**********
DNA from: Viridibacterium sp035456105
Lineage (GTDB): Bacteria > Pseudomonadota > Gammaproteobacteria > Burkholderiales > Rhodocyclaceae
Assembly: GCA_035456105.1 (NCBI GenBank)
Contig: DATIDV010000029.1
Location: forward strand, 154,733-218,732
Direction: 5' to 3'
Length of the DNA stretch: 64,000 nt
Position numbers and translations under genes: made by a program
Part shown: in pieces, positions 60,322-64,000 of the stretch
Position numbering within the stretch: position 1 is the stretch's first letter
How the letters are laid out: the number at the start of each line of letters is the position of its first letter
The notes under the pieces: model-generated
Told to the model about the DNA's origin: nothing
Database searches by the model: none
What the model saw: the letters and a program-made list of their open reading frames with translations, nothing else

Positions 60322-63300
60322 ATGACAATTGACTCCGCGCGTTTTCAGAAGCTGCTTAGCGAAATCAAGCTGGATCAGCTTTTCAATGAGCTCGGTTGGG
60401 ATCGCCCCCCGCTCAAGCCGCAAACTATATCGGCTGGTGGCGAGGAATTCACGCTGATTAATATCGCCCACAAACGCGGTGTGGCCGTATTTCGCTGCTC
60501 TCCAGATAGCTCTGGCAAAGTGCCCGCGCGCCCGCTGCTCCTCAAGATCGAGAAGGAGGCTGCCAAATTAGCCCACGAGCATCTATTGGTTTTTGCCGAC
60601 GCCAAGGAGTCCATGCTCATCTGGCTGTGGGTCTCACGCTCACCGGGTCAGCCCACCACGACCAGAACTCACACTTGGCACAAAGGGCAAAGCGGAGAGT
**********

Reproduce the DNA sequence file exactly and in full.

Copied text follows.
DNA from: Viridibacterium sp035456105
Lineage (GTDB): Bacteria > Pseudomonadota > Gammaproteobacteria > Burkholderiales > Rhodocyclaceae
Assembly: GCA_035456105.1 (NCBI GenBank)
Contig: DATIDV010000029.1
Location: forward strand, 154,733-218,732
Direction: 5' to 3'
Length of the DNA stretch: 64,000 nt
Position numbers and translations under genes: made by a program
Part shown: in pieces, positions 60,322-64,000 of the stretch
Position numbering within the stretch: position 1 is the stretch's first letter
How the letters are laid out: the number at the start of each line of letters is the position of its first letter
The notes under the pieces: model-generated
Told to the model about the DNA's origin: nothing
Database searches by the model: none
What the model saw: the letters and a program-made list of their open reading frames with translations, nothing else

Positions 60322-63300
60322 ATGACAATTGACTCCGCGCGTTTTCAGAAGCTGCTTAGCGAAATCAAGCTGGATCAGCTTTTCAATGAGCTCGGTTGGG
60401 ATCGCCCCCCGCTCAAGCCGCAAACTATATCGGCTGGTGGCGAGGAATTCACGCTGATTAATATCGCCCACAAACGCGGTGTGGCCGTATTTCGCTGCTC
60501 TCCAGATAGCTCTGGCAAAGTGCCCGCGCGCCCGCTGCTCCTCAAGATCGAGAAGGAGGCTGCCAAATTAGCCCACGAGCATCTATTGGTTTTTGCCGAC
60601 GCCAAGGAGTCCATGCTCATCTGGCTGTGGGTCTCACGCTCACCGGGTCAGCCCACCACGACCAGAACTCACACTTGGCACAAAGGGCAAAGCGGAGAGT